Thanks to the generous support provided by the Division of the Social Sciences 2015-2016 Research Travel Grant, I was able to conduct an immersive, year-long ethnographic research project in Ecuador for my dissertation titled “Re-Constituting the Nature of the Nation: NGOs, Biodiversity and the Defenders of the Rights of Nature in Ecuador.”
Department of Anthropology
My work investigates changes to political economy and social structure amongst indigenous societies of the northwest Mediterranean during the course of the Iron Age (ca. 600 to 125 BCE), a period that saw the entanglement of diverse indigenous peoples with various colonizers (Etruscan and Greek, but also Punic and Roman). Ultimately, my goal is to combine isotopic and material culture data in order to examine how various sites' networks of relationality changed over the course of several centuries.
I am thankful to the Social Sciences Division of the University of Chicago for the Long-term Research Grant. It has funded nine months of my ethnographic fieldwork on the politics of bio-cultural diversity conservation on India’s north-eastern frontier. From July 2015 to March 2016, the university’s generous grant allowed me to continue my research in Sikkim – a border state of particular ecological and geopolitical significance.
Social Sciences Diploma and Hooding Ceremony
Speaker: Amanda Woodward, Deputy Dean of the Division of the Social Sciences, William S. Gray Professor of Psychology at the University of Chicago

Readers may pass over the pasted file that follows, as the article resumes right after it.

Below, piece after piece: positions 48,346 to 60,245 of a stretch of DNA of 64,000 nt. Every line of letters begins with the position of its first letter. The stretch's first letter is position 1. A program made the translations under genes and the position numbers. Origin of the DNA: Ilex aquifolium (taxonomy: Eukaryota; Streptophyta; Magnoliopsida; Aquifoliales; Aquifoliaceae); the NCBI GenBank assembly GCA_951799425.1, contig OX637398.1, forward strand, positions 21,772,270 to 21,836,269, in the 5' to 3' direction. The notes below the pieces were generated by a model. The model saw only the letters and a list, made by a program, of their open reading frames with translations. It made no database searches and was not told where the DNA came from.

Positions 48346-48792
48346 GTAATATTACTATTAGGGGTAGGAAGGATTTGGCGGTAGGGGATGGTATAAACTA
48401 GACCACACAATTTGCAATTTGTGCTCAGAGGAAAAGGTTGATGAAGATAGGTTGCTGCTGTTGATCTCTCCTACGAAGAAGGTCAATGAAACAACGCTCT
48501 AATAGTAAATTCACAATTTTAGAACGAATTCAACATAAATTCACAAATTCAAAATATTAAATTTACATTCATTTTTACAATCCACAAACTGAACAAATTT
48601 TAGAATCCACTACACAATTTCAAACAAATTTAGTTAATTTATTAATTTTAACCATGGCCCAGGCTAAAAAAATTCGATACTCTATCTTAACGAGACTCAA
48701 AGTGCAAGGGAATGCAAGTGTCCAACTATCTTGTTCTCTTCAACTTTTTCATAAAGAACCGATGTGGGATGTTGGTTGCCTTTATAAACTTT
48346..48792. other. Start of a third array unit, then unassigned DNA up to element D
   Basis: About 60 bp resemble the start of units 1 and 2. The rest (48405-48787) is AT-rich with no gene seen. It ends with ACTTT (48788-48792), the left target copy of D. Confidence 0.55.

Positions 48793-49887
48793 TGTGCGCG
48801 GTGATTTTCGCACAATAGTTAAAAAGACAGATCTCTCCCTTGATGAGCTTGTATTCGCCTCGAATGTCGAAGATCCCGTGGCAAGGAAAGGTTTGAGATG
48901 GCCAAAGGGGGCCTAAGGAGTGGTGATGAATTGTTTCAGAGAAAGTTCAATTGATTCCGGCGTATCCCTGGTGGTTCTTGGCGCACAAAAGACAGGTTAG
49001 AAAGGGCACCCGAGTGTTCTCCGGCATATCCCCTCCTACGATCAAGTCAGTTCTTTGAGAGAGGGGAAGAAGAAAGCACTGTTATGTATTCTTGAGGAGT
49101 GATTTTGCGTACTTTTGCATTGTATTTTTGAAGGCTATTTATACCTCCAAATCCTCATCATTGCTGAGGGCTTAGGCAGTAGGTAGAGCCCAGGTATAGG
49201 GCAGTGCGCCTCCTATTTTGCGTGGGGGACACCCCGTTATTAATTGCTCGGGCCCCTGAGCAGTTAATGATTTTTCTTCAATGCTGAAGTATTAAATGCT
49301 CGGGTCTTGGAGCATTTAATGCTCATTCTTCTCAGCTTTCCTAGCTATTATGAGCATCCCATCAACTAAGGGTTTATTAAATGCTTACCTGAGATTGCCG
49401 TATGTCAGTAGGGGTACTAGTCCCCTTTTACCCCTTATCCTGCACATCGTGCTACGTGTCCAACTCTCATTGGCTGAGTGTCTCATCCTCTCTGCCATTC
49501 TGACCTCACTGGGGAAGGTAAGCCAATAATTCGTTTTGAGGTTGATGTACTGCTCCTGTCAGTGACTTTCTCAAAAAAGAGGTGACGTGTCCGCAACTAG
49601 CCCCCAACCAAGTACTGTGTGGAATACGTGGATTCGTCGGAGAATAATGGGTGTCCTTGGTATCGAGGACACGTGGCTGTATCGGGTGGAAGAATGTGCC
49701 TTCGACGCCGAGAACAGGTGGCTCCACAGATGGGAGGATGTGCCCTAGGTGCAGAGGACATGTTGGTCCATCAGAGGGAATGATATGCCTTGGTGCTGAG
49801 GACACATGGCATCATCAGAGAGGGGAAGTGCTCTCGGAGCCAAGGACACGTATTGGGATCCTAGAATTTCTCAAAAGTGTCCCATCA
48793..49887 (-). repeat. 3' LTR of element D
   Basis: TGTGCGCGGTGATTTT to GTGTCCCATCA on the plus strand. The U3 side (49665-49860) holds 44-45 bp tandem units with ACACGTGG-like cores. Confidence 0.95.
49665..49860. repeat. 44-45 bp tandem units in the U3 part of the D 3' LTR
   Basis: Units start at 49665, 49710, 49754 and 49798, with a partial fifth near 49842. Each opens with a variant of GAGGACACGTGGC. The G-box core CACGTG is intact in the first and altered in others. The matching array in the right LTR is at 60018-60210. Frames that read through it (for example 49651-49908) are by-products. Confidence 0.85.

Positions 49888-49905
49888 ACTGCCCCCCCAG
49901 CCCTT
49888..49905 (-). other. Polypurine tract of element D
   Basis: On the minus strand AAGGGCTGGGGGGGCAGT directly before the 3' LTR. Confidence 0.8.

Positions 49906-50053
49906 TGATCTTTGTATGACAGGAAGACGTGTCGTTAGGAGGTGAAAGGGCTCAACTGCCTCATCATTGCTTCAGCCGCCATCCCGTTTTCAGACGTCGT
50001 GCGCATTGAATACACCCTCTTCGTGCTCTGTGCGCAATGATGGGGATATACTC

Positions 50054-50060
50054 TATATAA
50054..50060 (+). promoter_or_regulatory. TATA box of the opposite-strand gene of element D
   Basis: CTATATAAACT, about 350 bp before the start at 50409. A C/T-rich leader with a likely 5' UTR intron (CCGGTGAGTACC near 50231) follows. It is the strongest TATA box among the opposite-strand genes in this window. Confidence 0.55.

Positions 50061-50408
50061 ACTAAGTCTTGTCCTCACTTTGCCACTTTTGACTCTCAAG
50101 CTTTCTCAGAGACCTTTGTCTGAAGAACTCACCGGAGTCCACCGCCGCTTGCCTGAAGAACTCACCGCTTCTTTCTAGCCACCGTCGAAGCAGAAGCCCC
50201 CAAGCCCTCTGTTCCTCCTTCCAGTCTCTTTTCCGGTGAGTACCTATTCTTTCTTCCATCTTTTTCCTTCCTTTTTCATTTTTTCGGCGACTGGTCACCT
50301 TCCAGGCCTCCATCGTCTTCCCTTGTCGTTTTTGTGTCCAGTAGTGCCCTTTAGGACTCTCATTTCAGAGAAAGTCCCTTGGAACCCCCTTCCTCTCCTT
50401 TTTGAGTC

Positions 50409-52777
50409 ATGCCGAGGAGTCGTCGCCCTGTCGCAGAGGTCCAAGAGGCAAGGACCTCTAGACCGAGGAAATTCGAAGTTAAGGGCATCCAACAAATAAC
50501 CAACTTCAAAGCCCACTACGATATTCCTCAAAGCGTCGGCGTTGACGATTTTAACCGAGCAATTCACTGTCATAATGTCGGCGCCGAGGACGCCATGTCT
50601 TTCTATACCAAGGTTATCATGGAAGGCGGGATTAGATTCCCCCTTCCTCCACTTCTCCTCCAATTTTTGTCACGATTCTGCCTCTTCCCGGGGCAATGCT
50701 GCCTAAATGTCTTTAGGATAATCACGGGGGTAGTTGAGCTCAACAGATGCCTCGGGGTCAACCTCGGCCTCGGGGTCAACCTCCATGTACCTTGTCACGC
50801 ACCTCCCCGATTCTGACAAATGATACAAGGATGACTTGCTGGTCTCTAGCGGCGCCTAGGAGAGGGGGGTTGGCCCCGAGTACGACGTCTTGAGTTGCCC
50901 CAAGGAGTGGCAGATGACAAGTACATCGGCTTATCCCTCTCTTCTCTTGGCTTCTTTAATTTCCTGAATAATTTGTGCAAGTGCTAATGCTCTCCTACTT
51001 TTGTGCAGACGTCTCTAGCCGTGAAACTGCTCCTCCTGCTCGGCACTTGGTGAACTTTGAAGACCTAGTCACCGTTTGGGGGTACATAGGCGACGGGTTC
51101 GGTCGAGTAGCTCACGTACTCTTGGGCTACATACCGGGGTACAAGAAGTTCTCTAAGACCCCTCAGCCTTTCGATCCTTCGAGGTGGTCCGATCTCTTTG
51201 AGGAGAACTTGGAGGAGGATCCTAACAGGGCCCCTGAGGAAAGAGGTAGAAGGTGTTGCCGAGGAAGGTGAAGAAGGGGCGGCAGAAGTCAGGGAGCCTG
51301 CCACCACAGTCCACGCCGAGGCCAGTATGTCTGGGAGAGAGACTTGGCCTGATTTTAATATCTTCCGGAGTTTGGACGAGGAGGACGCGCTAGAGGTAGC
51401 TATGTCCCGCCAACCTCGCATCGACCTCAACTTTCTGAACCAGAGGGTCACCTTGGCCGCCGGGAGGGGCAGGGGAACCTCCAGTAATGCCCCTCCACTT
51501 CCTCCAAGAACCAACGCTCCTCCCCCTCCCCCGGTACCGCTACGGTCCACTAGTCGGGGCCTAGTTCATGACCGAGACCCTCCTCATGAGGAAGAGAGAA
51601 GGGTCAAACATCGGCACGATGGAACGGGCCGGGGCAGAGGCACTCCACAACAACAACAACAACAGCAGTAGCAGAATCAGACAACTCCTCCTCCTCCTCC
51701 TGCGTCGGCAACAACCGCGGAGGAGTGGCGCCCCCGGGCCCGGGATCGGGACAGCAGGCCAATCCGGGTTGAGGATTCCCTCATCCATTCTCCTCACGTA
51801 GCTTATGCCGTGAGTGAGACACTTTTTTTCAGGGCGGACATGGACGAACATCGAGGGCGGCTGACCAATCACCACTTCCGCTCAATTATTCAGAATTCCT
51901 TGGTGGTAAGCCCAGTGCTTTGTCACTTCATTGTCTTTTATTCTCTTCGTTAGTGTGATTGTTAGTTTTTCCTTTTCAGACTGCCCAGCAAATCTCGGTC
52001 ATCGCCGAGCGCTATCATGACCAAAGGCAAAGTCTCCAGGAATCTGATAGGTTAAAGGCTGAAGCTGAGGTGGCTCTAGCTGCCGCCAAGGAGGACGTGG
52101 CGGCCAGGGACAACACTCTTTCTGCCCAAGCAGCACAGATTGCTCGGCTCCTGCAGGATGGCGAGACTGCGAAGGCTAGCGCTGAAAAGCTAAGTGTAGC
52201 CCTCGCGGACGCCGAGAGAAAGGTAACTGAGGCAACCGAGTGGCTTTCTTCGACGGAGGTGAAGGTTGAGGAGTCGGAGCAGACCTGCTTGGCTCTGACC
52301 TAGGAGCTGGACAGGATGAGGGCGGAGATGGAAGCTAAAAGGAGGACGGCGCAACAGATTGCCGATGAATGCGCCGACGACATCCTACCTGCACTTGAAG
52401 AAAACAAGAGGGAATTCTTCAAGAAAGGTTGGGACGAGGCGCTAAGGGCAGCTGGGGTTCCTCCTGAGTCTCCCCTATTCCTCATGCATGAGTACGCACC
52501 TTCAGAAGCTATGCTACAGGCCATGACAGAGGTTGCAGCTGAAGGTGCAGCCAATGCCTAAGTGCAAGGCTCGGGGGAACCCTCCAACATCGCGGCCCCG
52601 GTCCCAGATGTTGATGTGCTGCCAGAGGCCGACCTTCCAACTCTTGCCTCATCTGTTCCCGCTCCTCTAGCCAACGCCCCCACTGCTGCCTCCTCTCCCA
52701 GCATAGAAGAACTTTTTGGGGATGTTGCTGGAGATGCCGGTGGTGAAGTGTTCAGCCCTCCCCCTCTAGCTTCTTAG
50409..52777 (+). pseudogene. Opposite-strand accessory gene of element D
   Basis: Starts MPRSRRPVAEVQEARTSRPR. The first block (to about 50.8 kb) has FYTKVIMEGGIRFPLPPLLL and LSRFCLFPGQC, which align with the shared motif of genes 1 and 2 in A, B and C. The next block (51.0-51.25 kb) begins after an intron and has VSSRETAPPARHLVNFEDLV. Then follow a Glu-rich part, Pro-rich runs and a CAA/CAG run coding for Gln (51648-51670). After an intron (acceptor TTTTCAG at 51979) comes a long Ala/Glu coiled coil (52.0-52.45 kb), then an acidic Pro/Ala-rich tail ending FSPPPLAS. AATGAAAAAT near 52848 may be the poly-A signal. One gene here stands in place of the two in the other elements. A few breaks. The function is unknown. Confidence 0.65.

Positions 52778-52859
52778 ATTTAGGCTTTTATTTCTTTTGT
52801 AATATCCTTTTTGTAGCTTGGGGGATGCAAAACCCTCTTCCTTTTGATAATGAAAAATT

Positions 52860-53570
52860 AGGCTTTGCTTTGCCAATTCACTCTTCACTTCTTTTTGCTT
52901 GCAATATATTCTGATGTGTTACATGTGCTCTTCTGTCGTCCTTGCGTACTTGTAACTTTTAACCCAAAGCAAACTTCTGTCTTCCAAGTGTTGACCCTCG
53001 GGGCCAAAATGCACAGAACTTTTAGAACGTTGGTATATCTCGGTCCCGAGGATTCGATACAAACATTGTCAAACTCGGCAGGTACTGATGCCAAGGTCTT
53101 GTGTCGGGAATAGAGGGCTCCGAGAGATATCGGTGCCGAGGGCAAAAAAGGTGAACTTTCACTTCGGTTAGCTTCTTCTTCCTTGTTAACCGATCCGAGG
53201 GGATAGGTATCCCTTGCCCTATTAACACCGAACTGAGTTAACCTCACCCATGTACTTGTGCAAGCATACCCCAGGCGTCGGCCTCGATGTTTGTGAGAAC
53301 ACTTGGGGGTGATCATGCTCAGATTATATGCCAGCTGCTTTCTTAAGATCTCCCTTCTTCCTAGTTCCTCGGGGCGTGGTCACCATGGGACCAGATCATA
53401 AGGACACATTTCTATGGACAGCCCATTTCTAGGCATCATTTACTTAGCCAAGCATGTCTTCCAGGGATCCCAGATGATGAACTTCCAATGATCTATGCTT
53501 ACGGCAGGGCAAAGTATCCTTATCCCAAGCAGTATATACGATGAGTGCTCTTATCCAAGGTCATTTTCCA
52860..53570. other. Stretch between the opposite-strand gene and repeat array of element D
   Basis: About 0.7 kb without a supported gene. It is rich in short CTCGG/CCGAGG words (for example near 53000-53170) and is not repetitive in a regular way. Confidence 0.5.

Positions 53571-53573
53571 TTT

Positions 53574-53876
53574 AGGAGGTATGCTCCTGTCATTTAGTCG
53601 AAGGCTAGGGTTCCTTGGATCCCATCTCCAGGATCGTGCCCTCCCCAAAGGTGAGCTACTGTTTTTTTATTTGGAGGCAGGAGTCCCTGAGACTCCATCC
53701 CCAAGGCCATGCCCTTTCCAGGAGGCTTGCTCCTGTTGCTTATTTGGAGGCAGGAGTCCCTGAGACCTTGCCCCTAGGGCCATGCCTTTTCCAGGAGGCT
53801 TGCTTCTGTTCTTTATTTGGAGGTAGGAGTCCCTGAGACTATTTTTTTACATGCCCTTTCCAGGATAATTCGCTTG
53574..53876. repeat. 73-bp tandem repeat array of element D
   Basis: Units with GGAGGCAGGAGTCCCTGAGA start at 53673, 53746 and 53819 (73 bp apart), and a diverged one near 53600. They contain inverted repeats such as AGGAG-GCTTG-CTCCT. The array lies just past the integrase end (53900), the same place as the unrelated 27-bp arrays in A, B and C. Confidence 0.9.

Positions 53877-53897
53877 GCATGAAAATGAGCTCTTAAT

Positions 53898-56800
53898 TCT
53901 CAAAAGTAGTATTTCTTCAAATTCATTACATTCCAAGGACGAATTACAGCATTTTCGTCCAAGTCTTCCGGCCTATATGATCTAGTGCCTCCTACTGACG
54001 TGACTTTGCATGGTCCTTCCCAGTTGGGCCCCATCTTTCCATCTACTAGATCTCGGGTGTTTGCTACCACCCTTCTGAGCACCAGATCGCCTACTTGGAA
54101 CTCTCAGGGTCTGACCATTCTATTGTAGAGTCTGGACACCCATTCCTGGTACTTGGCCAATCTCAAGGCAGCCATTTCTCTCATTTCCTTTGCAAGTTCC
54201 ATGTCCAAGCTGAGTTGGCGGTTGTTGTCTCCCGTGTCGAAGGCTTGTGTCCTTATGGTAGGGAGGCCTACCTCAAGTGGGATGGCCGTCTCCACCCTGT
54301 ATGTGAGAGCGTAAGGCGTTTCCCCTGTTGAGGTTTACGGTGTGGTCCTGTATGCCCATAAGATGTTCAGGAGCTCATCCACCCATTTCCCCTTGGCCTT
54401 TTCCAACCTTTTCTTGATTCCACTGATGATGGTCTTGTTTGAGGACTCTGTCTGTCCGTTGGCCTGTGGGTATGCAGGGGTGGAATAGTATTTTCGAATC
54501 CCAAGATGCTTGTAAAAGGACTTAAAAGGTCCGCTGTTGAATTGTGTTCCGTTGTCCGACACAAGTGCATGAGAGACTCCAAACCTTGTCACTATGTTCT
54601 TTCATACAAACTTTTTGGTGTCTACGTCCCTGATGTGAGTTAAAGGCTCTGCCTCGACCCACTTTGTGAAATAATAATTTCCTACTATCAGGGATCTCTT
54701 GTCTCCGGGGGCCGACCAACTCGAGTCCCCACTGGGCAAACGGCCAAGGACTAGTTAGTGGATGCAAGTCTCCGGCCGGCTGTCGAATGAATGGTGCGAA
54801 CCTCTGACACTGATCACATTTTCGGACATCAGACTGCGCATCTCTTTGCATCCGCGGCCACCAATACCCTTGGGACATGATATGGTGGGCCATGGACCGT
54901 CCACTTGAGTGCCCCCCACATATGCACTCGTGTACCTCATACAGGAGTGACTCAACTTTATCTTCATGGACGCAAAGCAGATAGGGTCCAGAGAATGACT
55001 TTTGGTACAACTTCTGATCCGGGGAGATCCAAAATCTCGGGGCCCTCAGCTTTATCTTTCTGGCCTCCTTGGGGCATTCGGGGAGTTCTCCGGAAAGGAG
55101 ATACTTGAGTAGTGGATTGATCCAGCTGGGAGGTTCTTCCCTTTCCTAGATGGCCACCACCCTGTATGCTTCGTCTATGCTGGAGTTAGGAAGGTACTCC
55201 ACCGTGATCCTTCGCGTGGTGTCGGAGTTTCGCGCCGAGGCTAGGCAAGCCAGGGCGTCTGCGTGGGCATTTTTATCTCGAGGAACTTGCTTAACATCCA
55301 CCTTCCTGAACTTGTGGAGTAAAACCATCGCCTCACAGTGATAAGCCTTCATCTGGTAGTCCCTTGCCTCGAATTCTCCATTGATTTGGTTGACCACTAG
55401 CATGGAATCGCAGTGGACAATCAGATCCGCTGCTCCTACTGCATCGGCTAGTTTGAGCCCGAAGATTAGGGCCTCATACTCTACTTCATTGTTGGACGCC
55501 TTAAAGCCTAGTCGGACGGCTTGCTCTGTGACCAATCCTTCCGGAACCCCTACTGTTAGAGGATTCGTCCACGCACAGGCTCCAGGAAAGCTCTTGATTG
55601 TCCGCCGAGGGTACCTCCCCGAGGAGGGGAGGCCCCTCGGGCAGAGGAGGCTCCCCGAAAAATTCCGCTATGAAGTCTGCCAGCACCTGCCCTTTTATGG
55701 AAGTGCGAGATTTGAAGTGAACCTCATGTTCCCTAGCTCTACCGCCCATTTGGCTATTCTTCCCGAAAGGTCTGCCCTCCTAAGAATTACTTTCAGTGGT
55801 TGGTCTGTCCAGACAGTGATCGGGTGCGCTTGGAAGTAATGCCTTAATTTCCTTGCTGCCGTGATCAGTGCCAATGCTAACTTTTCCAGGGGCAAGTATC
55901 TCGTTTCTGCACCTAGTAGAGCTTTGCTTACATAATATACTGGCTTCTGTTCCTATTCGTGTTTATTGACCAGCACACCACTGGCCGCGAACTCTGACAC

Saturday, June 11, at 2:15 p.m., Rockefeller Memorial Chapel
Division of Social Sciences' candidates that participate in the hooding ceremony need to rent a hood from the University Bookstore.
The Division of the Social Sciences Short-Term Research Grant supported a preliminary archaeological field season at my dissertation site in Ngazobil, Senegal. My project targets the archaeology and history of the Saint Joseph de Ngazobil Catholic mission, founded by the Congregation of the Holy Spirit (known as Spiritans) in the mid-nineteenth century. My research examines the relationship between foodways (the cultivation, production, and consumption of food and drink) and the performance of identity in the context of colonialism and conversion in French West Africa.
The SSD Travel Grant allowed me to travel to South Africa to conduct follow-up dissertation research, both ethnographic and archival. My dissertation provides an analysis of how the advertising industry in South Africa targets markets according to race and class.